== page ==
Through the NATL Gun Safety Consortium, leaders in the public sector are combining their purchasing power, research and expertise to promote gun safety and tackle the problem of unsecured guns in America.
Because a problem as vast and complex as gun-related violence demands multiple approaches, not just legislation. And because we’ve identified one possible solution that cities, counties and states can help advance—with the right partners.
Unsecured guns are among our top health and safety hazards. Fewer than half of the nation’s gun owners consistently secure their firearms, according to researchers. The consequences are deadly:
Every day in America, an estimated 1,000 guns are stolen from homes, vehicles, or businesses -- and most of these guns enter trafficking pipelines. Stolen guns are frequently used in violent crimes, sometimes multiple crimes.
Every day in America, unsecured guns are accessed by unauthorized users, often children, and used in suicides or accidental shootings.
Many of these crimes and deaths are preventable, and it’s the duty of law enforcement and public officials to develop strategies and take action to prevent them.
One way of preventing these tragedies is to promote the development, distribution and use of gun security products that gun owners will actually use, day in and day out. One reason many gun owners cite for not securing their weapons is that conventional gun locks and safes are seen as too slow or unwieldy to unlock in an emergency. In an era of technological innovation, this is not an unsolvable problem!
Startup companies have brought a host of promising gun security and safety products to market in recent years. The Consortium is currently evaluating four of them -- Vara Safety’s Reach 2, Identilock, Gun Guardian, and T-Lock. Law enforcement officers and firearms experts from 10 cities and counties in 6 states are conducting hands-on evaluation and sharing their findings with Consortium members and with the product developers.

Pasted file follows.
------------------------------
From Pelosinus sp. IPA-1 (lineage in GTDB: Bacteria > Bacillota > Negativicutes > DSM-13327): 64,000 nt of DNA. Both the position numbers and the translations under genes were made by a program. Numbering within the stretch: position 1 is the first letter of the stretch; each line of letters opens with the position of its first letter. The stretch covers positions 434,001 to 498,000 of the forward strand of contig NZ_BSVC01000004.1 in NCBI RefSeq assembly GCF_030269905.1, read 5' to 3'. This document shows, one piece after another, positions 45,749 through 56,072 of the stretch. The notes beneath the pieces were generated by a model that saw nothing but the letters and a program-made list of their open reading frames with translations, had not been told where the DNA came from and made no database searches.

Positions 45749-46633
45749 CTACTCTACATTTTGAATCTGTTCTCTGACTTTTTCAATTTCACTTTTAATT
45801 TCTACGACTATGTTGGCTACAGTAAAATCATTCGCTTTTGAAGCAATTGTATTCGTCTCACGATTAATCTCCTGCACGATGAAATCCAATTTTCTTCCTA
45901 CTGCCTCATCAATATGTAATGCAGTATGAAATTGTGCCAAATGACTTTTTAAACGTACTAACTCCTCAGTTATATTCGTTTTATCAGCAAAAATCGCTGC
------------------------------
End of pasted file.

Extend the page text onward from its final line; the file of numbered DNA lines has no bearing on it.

We challenge other innovators in the private sector to step forward with solutions.
We challenge the gun industry, including Glock, SIG Sauer, and the other manufacturers of the guns we purchase for our police officers: put your product engineers to work developing safety innovations. We challenge investors: put money into the rigorous testing and refinement needed to get proven products to a mass market. We challenge gun retailers: give these life-saving products shelf space alongside the guns and ammunition you sell in ever-growing numbers.
We pledge to do our part: As new gun safety and security prototypes are developed, and as products reach the market, we will evaluate them. If a product developer seeks feedback on a promising product, we will provide it. If we identify products that can protect our law enforcement officers and their families, we will buy them. And if we find that there are new types of products that can help gun owners secure their weapons, we will promote their development and use.
children killed by guns in 2021
suicides by firearm in 2022
guns stolen annually
YES, THERE IS COMMON GROUND ON GUNS.
The leaders of the Gun Safety Consortium, like the people we represent, don’t agree on everything when it comes to guns. On this we do agree:
380,000 guns stolen from homes, vehicles and businesses each year is TOO MANY.
50% of gun owners leaving their guns unsecured is TOO MANY.
20,000 suicides each year using firearms is TOO MANY.
200 accidental shootings by children each year is TOO MANY.
ANY reductions we can achieve in these numbers are worth the effort.
No gun owner wants any of these things to happen with their firearm.
Significant reductions in these numbers are possible, within just a few years, if we focus and act on these common interests.
But… BECAUSE THE SUBJECT IS GUNS IN AMERICA, THERE WILL BE SOME MISUNDERSTANDINGS.